- One of the more subtle Wild Wasteland occurrences is when you're exploring a disappearance in the casino of the White Glove Society: you discover the body of a fellow detective, a sunglasses-wearing man by the name of Caruso.
- Also, at the basement of the church in Searchlight, one can acquire five... er, three Holy Frag Grenades.
- During the battle of Hoover Dam, one NCR soldier will scream that the Legions' troops are "...coming out of the goddamn walls, man!"
- Even better, you can also hear "Game over, man, game over!"
- In a wine cellar filled with Ghost People (scary regenerating zombies trapped in hazmat suits), the phrase "I AM NOT YOUR MUMMY" can be seen scrawled on the wall. Well, I guess now we know where the ghost people came from!
- With Wild Wasteland, Dog will OM NOM NOM on Ghost People.
- Again with Wild Wasteland, the first time you kill a ghost person with Dean present, he'll remark: "He's not dead, it's a trick. Get an axe."
- The plot involves robbing a great treasure from the Sierra Madre Casino. Bonus points for it causing previously amicable seekers to grow greedy and kill each other over it.
- Besides that, the casino contains the Tampico Theatre (named after the town Bogart and Co. set out from in the film) and the Cantina Madrid (where Bogart and his partner... negotiated aggressively with their fraudulent boss). The "Police Pistol" added in the DLC is also the same model of revolver used by some characters in the film.
- The entirety of the Sierra Madre itself - an abandoned 'town' surrounded by an ominous fog, populated almost exclusively by unkillable Humanoid Abominations, and people who're trapped there without realizing they're dead, where radio static warns of imminent danger - will seem very familiar to certain people.
- Don't forget the very, very unsettling ambient music.
- Sinclair's revenge plan for Dean Domino is a reference to Edgar Allan Poe's short story, "The Cask Of Amontillado." In it, a man entombs a fellow nobleman alive. Sinclair even refers to Dean as Fortunato, the nobleman from the story, in the note he leaves in the vault, which is programmed to slam shut and lock after it is read.
- One that was actually missed by Obsidian was the eery similarities between Dead Money and Hotel California's lyrics. When someone pointed this out to J.E. Sawyer, he actually was really upset since they lost an absolutely amazing chance to explore that.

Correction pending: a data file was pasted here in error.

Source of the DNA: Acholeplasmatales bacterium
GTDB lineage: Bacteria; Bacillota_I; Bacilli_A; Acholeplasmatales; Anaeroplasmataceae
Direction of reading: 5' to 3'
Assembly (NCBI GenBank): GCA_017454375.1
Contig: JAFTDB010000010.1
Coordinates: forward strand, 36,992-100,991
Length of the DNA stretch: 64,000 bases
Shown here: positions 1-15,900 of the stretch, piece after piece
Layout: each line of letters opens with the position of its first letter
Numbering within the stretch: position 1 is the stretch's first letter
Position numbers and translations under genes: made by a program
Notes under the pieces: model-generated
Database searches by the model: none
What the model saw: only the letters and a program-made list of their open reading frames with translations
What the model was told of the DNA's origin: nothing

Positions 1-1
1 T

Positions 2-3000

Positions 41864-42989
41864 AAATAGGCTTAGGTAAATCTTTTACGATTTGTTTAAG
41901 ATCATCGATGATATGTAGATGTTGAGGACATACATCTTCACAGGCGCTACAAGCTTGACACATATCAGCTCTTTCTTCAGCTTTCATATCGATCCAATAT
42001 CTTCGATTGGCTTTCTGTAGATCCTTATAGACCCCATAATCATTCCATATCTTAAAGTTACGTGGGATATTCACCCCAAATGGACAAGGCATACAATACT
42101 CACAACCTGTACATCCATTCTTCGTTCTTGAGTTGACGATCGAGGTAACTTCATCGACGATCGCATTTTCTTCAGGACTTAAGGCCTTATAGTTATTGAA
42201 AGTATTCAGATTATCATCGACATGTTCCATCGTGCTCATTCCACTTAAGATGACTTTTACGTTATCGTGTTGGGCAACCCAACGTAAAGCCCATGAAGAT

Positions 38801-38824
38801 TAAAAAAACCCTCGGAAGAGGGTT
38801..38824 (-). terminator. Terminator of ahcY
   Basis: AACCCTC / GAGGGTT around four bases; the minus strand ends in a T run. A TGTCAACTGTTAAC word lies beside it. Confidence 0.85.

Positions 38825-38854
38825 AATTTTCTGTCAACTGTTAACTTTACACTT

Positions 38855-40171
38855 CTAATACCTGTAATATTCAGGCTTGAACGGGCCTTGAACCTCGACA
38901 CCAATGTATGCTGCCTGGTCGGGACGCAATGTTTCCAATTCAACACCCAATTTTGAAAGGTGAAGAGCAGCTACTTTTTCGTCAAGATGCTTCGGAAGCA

- Elijah's speech to the Courier through a circular green screen in the vault is also obviously based on the eponymous wizard of Oz.
- With Wild Wasteland, one of the tribals is named "Two-Bears-High-Fiving." This is in reference to a rather peculiar New Vegas mod. The mod's author was apparently very bothered by the fact that there's no dialogue that states one of the Rorschach ink blots Doc Mitchell examines you with looks like two bears high-fiving. Said mod is solely dedicated to adding that single dialogue line in.
Old World Blues
- With Wild Wasteland, Dr Mobius will mention that he has several 'Plan 9s in place.'
- The Y-17 Trauma Override Harnesses (with Wild Wasteland) will occasionally say, "Hey, who turned out the lights?"
- The Book Chute telling you how to do your own "re-indoctrination" which needs "a cage that fits over your head and a bag full of mole rats." You also find his backup Personality Module in House #101. Plus, he's one big shout out to Fahrenheit 451.
- Once again with Wild Wasteland, Kilroy was here◊.
- Quite a bit of Old World Blues makes subtle reference to The Venture Bros., with Dr. 0 being voiced by James Urbaniak (the voice of Rusty Venture) and having his personality and many of his lines lifted directly from the show.
- With the Wild Wasteland perk, you can even find miniature versions of the Walking Eye. Dr. 0 will also sometimes announce over the loudspeaker a request for the Lobotomites to wash the walking eye.
- Dr. Klein, although not voiced by the same actor, sounds suspiciously like Jonas Venture from the same show.
- Dr. Borous said he created Nightstalkers and Cazadores back before the war, he can't remember exactly when, but he remembered it was Tuesday.
- In the doghouse behind Dr. Borous's house, you can find a miniature Deathclaw named Stripe.
- With Wild Wasteland, in one of the research labs, you can observe a room with Cyberdogs sitting around a table... playing poker.
- The food source of the Think Tanks is Salient Green, although it is not made from people.
- Speaking of Soylent Green, the sacrifice chamber in Vault 11 resembles the euthanasia booth from the film.
- X-13: A stealth training course with a familiar-looking sneaking suit, patrolling Robobrains, laser tripwires, and landmines.
- Bonus points since the "big bad" of the DLC is voiced by Cam Clarke.